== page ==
History

1896 – Establishment of the original lighthouse.

1910 – Upgraded from kerosene to incandescent kerosene vapour lamp.

1942 – The light source converted to 240 volt mains power with a standby generator and the light was attended from the Brisbane Depot at New Farm.

Harold Chesterman who joined the Lighthouse Service shortly after WW2 states –

“It originally had kerosene light and was converted to automatic and plugged into the town mains when I came into contact with it in the late 1940’s. It was most unreliable and I had many a trip to Caloundra from Brisbane, where I was based at the Lighthouse Depot at New Farm. At about 5 o’clock on winter evenings, when all the housewives in Caloundra turned on their stoves and radiators, down went the voltage and out went the light. Then it would change over to batteries and a bell would ring in the Depot and I had to drive up to Caloundra to switch it back from batteries to the mains.” – Observer (22nd Feb 1995)

Eventually the Lighthouse Service arranged for a neighbour to switch the lighthouse back to mains power when required saving a lot of inconvenient to-and-froing from Brisbane. The neighbour inherited the bell and had to arrange for a “babysitter” if he and his family went out at night. – (Quote and notes from Lighthouses Australia Inc website).

1968 – The advent of large container vessels saw the deep Moreton Bay channel become increasingly important. To service this growing activity a new Signal Tower with added radar and radio operations was constructed to replace the original lighthouse. The construction of adjacent high rise buildings reduced the new tower’s function to a harbour light from 1974 to 1992.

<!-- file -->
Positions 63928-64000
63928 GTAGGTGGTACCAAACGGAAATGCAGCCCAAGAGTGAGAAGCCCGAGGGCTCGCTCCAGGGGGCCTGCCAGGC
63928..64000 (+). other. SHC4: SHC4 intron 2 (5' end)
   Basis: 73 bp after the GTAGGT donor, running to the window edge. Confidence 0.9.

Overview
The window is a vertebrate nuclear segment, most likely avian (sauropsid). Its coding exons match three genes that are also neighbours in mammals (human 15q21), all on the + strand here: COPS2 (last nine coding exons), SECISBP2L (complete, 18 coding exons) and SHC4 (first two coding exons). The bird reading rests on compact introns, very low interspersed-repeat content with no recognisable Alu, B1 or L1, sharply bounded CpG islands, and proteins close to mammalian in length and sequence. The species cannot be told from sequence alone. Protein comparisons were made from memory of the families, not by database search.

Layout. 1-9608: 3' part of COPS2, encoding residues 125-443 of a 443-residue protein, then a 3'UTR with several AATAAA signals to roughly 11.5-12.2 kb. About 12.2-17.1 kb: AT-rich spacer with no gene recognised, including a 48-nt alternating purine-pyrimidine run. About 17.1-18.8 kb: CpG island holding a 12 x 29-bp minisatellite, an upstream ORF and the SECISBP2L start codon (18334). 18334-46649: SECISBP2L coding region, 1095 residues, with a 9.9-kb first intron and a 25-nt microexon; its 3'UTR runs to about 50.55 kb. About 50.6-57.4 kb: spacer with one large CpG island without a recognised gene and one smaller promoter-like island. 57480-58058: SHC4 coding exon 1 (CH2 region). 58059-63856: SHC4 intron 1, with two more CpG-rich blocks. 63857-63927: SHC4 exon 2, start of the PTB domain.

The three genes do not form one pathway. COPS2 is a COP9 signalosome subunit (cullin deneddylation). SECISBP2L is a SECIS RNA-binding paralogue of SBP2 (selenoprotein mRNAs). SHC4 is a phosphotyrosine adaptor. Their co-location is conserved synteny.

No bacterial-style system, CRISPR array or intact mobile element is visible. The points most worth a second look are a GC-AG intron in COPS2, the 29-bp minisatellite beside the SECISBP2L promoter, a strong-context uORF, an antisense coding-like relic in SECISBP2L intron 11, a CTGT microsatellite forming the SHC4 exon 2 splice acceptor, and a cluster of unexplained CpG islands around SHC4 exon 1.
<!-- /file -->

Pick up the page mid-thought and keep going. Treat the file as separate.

The old lighthouse ceased functioning and fell into disrepair.

1970 – Old lighthouse rescued by the Golden Beach Power Boat Club and relocated to Woorim Park near their club house. The outer surface was rendered in cement to seal it.

1999 – Restored and returned to its original position. A history with photographs of the restoration and resiting is included in the Lighthouses of Australia Project Bulletin.

2010 – Lighthouse precinct placed on Queensland Heritage Register.

The precinct has a sign board with historical information.

Other Attractions

We were impressed with Caloundra and noticed great changes since our last visit many years ago. The town centre is clean with a lovely avenue of fig trees over Bulcock Street and has a great variety of shops, eateries and coffee shops. It has the other advantage of several major white-sand beaches and rocky foreshores. There is plenty of accommodation if you wanted to make a few days of it.

Our outing was finished with a lazy lunch at one of the many fine eateries at Bulcock Beach before we headed home.

Cleveland Point Lighthouse

Cleveland was a thriving port in the middle of the 19th century until the port facilities were relocated in the Brisbane River. This historic, timber-built lighthouse represents the first generation of lighthouses in Queensland. [21 37S: 153 17E]